Monday, December 28, 2020

Timon Screech's "The Shogun's Silver Telescope"

Timon Screech received a BA in Oriental Studies (Japanese) at Oxford University in 1985 and completed his PH.D in Art History at Harvard University in 1991. He has been at the School of Oriental and African Studies, University of London, since graduation from Harvard. He has published widely on many aspects of Edo period art and culture, and has written several books in Japanese and English.

Screech applied the “Page 99 Test” to his new book, The Shogun's Silver Telescope: God, Art, and Money in the English Quest for Japan, 1600-1625, and reported the following:
About page 99: The English East India Company was founded in 1600 to trade in spices. Each voyage had its own investors, so was in competition with each other. Soon it became apparent that this was not a recipe for teamwork. In 1614, they created a Joint Stock, to spread cost and profit across voyages. First under the new system was commanded by Nicholas Downton. He took out £3000-worth of English woolen textiles, lead, mercury, tin, pewter and ivory, to a total of £15,000. This would never yield enough to buy all that was wanted in Asia, so he also took £20,000 in silver. Letters home from Asia warned that English voyages were being impeded by Iberians, and especially Jesuits. Downton therefore also took items to embarrass the missionaries.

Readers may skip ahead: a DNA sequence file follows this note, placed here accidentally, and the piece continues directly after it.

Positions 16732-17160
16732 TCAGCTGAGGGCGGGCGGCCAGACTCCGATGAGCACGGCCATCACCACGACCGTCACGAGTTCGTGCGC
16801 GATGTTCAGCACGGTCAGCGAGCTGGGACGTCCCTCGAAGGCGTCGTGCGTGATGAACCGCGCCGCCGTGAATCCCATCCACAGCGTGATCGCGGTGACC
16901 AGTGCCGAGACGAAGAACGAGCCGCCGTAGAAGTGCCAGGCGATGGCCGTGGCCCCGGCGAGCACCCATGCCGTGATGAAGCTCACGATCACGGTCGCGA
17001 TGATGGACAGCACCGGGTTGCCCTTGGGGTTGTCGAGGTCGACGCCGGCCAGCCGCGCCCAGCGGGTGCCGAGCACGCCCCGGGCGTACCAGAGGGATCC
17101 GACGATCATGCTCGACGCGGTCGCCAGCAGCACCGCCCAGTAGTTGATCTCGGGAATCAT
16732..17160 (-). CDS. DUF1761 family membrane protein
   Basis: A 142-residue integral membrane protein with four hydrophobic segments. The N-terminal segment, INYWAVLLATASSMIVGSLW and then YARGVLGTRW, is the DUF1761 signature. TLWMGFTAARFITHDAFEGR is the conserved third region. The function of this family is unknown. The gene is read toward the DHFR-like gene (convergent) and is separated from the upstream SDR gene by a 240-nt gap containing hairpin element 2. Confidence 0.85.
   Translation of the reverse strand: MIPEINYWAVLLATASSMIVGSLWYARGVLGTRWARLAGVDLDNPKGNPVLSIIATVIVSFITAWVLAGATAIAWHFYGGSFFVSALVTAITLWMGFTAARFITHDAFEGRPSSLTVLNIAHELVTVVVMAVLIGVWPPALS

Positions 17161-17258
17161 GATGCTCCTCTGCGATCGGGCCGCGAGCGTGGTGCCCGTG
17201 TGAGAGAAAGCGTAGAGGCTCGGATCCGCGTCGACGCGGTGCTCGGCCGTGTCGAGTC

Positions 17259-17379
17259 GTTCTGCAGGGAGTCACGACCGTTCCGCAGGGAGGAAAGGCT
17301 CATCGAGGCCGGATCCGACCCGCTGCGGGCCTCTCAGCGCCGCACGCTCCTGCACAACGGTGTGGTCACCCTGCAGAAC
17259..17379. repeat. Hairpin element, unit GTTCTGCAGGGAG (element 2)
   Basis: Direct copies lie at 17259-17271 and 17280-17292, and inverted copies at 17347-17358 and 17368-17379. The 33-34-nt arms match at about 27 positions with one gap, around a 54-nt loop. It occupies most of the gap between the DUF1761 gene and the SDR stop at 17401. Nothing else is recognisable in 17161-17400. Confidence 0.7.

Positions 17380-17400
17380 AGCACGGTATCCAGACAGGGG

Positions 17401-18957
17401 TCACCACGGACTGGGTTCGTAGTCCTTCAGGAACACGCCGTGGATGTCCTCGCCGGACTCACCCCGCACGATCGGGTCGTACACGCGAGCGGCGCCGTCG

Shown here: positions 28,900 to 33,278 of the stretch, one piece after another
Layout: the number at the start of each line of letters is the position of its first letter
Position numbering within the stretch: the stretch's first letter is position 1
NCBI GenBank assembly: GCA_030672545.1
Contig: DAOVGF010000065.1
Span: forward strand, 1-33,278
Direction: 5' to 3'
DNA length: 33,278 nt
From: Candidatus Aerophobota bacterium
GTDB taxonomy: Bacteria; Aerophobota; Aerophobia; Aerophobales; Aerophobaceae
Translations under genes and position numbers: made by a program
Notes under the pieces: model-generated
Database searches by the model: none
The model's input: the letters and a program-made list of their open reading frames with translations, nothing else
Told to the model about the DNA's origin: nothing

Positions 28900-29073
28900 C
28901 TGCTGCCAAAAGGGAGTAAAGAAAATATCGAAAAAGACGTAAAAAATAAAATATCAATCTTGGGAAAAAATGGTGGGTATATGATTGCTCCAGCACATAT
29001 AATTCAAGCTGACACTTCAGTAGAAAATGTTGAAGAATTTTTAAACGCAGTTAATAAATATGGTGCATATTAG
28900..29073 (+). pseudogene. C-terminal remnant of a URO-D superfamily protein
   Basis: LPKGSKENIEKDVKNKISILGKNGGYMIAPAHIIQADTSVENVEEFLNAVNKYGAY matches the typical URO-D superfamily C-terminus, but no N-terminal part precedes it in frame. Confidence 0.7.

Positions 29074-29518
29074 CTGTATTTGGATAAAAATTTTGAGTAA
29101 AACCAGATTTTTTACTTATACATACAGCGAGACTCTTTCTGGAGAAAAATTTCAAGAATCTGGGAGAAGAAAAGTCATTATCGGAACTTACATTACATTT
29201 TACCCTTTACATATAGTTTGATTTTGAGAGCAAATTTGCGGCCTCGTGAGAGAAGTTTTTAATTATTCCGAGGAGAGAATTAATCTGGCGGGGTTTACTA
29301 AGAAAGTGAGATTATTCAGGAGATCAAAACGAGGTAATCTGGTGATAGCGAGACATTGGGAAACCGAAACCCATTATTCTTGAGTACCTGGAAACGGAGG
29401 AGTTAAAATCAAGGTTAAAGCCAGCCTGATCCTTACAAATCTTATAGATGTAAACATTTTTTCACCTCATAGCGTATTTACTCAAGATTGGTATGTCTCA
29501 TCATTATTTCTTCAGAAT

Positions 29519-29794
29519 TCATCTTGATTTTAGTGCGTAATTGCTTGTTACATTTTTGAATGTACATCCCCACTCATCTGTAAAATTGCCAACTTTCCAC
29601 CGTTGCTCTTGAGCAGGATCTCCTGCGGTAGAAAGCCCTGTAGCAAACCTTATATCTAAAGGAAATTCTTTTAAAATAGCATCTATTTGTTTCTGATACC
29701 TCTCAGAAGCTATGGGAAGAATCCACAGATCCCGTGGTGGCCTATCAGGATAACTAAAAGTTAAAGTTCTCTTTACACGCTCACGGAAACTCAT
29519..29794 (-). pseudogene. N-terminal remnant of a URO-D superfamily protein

This oddly sums up the crux of the book: The English wanted to obtain spices, but needed to pay for them with something. Their only bulk export item was woolen cloth, but that hardly sold in the tropics, where spices grew. They therefore also took silver. But once the war with Spain was over, they could no longer seize this at sea, so they had to buy it - which wrecked the economics. They therefore sought a cold, silver producing country. And there was one: Japan. The idea was to exchange woolens for Japanese silver, which they would in turn exchange for spice. In world-market terms, Japanese silver was cheap. However, Jesuit missionaries had been operating in Japan for decades, and they despised the English as 'Northern heretics', telling the Japanese they were all criminals and pirates. The English had to find a way around this, and impress on the Japanese what an advanced and dependable country they were.

The last point is: how did the English do this? They did it with two objects. Firstly they sent the shogun a beautiful silver telescope - the first one ever to leave Europe. It proved the truth of heliocentricity, which the Roman Catholic church could not accept. Secondly they sent a large number of erotically charged classical nude paintings - which the Japanese loved, but which horrified the church. Downton took them.
Learn more about The Shogun's Silver Telescope at the Oxford University Press website.

--Marshal Zeringue